A Jumpstart from a Longtime Supporter
Alumnus Tinkham Veale II's $20-million gift energizes fundraising for new university center
When Tinkham Veale II (CIT '37) graduated college, America was in the midst of the country's worst economic disaster of all time. He was married just as the country became involved in World War II. And he started his business, Alco Standard Corporation, as citizens of all backgrounds fought for equality.
Redrawing Evolutionary Trees
Two hominid skeletons, found by Case Western Reserve experts, get us steps closer to understanding mankind's roots
This year, Case Western Reserve University researchers, along with colleagues from across the country and around the world, uncovered two human ancestors who each provide invaluable insight on humans' evolution from tree climbers to upright walkers.
On the Run
A 100-year-old tradition celebrates Case Western Reserve University's history
When the first runners took to the trails for the inaugural Hudson Relays, there was no Facebook, no Twitter and certainly no text messaging—unless you count Morse code. In fact, students and alumni have been pounding the pavement at the annual race since before there was much pavement to pound.
A Smarter Insulin
Professor Michael Weiss invents a zinc-stapled insulin that reduces cancer risks
The daily act of injecting a shot into the abdomen or thigh to deliver insulin has helped regulate blood glucose levels for millions of individuals with diabetes the world over, keeping their disease in check and their lives healthier. Yet recent studies have shown that an excess amount of insulin in the body of obese patients is associated with an increased risk of several common cancers, including those of the breast and colon.
More Arts for More Kids
Alumnus Lee Lazar leads inner-city arts organization for kids to success—and a new home
It will be a bittersweet good-bye for the staff, board and students of the Rainey Institute to leave the building that has housed the organization for the past 106 years. But the move from the run-down structure on E. 55th Street to a new, 23,000-square-foot-facility just four blocks away is a sure sign of success for the modest non-profit—and an opportunity to extend its reach to even more children.
Dental Experts Link Oral Health to Prostate Disease
By tracing inflammation throughout the body, professor Nabil Bissada and his team uncover an unexpected connection
Researchers have found another incentive to keep men flossing and brushing regularly—a potential link between oral health and prostate disease.
Law School Puts Careers in Motion
Summer program aims to create a more diverse legal profession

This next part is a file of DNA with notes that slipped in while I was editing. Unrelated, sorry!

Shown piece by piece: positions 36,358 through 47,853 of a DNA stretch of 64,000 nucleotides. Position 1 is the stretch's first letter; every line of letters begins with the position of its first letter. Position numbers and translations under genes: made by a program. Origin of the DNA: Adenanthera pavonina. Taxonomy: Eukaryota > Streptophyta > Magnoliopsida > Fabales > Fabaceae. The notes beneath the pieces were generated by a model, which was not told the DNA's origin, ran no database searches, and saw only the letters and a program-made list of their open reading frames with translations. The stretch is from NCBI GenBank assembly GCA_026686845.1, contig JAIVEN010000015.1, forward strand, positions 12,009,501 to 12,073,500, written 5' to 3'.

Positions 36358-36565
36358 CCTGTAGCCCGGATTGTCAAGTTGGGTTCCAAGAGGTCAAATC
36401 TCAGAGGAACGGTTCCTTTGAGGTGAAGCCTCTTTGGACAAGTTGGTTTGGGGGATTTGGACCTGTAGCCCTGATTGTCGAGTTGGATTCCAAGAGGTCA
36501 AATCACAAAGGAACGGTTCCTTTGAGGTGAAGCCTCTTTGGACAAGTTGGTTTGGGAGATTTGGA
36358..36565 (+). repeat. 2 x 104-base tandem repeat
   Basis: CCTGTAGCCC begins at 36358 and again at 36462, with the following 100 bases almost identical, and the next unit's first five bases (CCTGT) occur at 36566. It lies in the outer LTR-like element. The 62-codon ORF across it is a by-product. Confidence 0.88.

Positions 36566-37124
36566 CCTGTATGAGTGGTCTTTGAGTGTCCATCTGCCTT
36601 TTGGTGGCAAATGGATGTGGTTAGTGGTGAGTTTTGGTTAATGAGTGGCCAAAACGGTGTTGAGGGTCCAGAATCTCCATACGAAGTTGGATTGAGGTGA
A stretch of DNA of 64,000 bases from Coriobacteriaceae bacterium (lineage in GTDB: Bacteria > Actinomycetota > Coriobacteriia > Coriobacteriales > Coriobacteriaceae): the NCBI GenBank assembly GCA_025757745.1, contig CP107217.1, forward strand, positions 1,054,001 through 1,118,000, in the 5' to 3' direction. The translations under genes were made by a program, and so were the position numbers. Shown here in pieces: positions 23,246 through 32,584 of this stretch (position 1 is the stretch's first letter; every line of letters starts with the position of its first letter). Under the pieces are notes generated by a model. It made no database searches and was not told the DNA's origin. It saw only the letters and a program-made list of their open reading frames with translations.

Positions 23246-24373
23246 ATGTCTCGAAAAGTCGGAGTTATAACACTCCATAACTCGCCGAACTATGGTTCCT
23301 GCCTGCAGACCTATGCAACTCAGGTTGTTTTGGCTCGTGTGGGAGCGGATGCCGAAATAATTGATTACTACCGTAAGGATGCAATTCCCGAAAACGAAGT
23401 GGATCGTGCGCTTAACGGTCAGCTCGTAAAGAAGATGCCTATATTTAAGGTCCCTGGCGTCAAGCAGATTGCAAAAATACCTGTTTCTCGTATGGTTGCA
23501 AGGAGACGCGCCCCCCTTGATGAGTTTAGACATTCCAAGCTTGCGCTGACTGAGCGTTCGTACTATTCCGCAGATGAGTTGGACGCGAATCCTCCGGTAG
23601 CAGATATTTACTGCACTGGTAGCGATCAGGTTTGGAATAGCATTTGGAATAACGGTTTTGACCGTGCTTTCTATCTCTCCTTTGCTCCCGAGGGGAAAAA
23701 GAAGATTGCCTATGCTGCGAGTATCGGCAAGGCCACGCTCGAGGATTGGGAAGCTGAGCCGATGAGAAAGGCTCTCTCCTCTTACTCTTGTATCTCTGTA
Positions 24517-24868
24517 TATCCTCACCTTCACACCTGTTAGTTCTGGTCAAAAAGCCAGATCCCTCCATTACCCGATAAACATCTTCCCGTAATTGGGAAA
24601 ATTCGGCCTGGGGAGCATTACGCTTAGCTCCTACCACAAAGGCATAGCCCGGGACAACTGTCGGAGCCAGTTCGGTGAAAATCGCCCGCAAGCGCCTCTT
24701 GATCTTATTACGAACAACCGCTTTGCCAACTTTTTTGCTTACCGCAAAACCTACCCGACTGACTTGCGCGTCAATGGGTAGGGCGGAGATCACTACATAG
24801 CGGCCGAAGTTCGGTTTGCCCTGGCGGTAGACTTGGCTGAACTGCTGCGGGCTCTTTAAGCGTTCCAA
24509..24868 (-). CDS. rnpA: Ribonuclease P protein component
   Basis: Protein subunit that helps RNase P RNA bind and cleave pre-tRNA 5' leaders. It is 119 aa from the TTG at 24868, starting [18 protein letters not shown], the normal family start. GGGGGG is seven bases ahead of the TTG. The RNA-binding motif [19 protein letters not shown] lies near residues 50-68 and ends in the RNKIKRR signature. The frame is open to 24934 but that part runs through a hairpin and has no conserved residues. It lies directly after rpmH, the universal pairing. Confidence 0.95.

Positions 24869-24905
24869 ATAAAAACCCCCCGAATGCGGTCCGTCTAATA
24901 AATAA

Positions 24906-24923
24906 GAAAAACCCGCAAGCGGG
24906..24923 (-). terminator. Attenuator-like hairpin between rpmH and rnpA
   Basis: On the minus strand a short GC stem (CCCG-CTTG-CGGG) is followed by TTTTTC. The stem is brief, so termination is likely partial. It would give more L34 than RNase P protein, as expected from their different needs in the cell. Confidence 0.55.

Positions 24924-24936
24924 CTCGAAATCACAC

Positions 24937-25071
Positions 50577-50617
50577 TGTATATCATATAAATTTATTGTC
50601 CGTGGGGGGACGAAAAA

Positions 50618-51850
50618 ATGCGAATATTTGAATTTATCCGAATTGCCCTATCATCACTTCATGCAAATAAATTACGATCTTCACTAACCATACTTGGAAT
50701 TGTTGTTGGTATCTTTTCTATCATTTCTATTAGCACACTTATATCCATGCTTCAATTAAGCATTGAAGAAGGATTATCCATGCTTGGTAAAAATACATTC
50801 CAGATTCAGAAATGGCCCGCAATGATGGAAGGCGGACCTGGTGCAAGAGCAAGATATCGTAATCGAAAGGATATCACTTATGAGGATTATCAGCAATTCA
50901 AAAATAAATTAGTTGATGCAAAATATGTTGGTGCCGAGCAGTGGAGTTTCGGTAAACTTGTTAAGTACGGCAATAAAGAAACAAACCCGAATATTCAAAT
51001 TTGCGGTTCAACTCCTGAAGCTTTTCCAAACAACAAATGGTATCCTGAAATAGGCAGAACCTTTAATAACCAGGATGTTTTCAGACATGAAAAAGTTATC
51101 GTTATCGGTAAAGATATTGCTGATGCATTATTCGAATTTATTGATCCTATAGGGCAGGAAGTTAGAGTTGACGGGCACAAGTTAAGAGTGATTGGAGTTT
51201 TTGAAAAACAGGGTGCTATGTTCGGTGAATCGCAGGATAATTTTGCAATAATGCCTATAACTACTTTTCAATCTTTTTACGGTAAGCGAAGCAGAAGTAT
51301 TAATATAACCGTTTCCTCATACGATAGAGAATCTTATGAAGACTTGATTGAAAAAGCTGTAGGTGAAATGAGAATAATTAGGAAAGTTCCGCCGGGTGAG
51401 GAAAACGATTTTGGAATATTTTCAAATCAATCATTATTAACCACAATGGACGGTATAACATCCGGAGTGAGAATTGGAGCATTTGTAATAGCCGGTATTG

Charles F. Brush High School senior Michael Bussey has always loved the challenge of debate—the art of illuminating his side of a story. The Case Western Reserve University School of Law is helping him, and other high-achieving high school students, channel that passion into a career in law.
Nursing Researcher Illustrates Healthy Habits
Assistant Professor Jill Kilanowski uses comic book-style storytelling to spread the message about healthy living
While they might not be able to fly or leap tall buildings, two cartoon moms are playing heroes in a new comic book designed to encourage kids to make healthier choices.
Pipeline for the Future
A new program helps medical-minded high schoolers achieve their bachelor's and medical degrees.
Some students go to college to discover their passions. Others are there to pursue passions they've always had. However the arrival, higher education is an essential step in the journey to professional careers.
The Other Half of the Battle
Alumnus Derrick Kranke says controlling symptoms is just one part of the fight to support teens with mental illness
Adolescence can be tough.
Almost everyone can remember when an unfortunate outfit choice or unflattering haircut prompted ridicule from classmates and ignited a bout of woeful self-deprecation.
Engineers Seek Protective Cover
Research Professor Fumiaki Takahashi and partners look to save houses and lives with fire blankets
Takahashi, his colleague James S. T'ien and collaborators from NASA have already gotten leads on more than 40 fabrics they thought were up to the test. But the researchers are still keeping their options open.
Mountaintop Survival is in the Genes
Professor Cynthia Beall's research on Tibetans can make breathing easier the world over
Tibetans live and work 2-to-3 miles above sea level. This extreme altitude could be harmful or even deadly for most people, but a researcher at Case Western Reserve University says Tibetans have been genetically programmed to thrive under such harsh conditions.
This is Your Brain on Good Mentoring
Professors Richard Boyatzis and Anthony Jack measure brain activity to study the best approaches for mentoring
In the visual cortex region of the brain, neural activation lights up the MRI screen, showing a firework of activity.
This reaction is the result of a positive mentoring experience in which coaches motivated students by having them envision their future successes.